Infant death rates are an established and reliable index of general public health progress in industrial societies. As so often happens this means of evaluation has come to be accepted as a principle applicable to all regions, with failure to recognize that high mortality rates in developing regions is not restricted to infancy. They continue through early childhood. At ages 1 through 4 years, deaths approximate one half of those in the first or infant year; sometimes they are of equal number, and occasionally they are more. In industrial countries the proportion is about 15%.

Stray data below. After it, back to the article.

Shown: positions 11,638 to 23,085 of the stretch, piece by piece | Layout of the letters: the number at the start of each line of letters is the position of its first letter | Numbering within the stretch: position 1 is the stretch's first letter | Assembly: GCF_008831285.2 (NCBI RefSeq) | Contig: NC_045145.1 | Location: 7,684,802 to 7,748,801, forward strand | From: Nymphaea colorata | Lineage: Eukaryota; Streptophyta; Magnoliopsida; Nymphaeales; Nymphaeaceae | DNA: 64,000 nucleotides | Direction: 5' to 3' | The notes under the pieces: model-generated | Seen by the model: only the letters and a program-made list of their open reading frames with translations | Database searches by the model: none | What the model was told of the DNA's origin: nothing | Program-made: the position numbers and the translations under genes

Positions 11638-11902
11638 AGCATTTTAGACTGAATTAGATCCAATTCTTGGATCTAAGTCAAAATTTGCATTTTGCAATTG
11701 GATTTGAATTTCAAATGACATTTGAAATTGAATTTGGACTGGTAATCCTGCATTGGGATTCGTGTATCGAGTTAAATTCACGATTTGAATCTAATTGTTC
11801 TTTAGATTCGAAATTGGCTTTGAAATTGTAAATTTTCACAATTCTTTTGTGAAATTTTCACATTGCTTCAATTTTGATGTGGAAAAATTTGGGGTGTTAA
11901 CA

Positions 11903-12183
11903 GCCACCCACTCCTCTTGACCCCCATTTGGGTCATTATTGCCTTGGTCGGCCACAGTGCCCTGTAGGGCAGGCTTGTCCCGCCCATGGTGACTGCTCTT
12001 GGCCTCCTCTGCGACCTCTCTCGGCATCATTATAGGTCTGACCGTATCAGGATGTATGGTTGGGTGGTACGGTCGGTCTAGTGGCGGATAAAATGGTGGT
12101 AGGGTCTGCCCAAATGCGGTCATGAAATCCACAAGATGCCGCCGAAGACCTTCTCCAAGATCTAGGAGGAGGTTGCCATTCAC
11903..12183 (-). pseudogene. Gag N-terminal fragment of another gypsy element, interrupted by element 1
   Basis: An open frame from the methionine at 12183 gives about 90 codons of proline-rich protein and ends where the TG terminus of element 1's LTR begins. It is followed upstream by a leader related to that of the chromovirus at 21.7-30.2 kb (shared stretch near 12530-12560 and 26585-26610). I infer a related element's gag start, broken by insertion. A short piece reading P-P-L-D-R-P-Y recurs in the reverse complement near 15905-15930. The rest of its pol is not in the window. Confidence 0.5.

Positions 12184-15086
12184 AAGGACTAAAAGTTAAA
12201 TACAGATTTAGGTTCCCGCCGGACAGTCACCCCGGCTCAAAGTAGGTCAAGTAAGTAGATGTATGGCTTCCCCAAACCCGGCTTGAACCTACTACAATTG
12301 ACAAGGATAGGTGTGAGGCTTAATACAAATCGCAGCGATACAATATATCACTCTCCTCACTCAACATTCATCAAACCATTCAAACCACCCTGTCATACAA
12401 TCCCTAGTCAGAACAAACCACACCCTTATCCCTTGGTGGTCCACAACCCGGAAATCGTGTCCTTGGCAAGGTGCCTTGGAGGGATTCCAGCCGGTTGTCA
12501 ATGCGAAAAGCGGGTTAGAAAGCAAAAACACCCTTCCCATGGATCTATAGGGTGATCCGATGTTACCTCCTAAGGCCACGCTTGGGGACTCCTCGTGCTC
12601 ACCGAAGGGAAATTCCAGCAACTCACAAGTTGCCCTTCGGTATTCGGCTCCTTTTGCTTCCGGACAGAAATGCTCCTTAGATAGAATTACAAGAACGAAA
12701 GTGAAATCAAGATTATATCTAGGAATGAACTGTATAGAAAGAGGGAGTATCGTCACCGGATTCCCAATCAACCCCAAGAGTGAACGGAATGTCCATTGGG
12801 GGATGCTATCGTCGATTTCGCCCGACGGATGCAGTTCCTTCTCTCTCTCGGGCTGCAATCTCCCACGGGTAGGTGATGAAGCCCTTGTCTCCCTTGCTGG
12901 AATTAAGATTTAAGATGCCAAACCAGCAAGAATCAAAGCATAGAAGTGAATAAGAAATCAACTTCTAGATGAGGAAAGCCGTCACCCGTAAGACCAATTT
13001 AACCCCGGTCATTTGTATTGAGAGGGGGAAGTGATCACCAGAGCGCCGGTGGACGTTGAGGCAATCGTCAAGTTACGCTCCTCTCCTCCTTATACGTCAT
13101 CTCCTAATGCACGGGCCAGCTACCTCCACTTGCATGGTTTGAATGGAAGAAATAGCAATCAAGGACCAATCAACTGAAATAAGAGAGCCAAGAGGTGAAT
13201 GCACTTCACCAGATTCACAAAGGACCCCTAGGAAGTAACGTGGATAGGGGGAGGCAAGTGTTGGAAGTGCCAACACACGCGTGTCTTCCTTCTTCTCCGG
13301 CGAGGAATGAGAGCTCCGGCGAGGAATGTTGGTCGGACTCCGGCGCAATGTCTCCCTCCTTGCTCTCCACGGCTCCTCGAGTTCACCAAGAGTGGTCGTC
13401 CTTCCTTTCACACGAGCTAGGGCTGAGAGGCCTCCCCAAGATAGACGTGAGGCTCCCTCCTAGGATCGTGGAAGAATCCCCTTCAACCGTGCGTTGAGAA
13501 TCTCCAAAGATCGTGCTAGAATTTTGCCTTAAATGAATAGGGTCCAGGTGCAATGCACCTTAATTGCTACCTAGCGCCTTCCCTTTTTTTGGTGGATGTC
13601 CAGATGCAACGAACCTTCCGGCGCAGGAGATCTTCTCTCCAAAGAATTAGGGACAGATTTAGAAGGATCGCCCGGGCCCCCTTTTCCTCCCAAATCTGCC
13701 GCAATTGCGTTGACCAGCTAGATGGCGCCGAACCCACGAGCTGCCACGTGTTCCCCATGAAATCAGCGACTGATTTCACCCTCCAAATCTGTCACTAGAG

The singular significance in developing countries of death rates in the second year is largely unappreciated, masked as it is by the common demographic practice of viewing the four years after infancy as a group.1 Deaths during the second year commonly account for one half of fatalities during that time, and sometimes, for three
THE SECOND CHILDHOOD YEAR. JAMA. 1968;203(7):514–515. doi:10.1001/jama.1968.03140070070017
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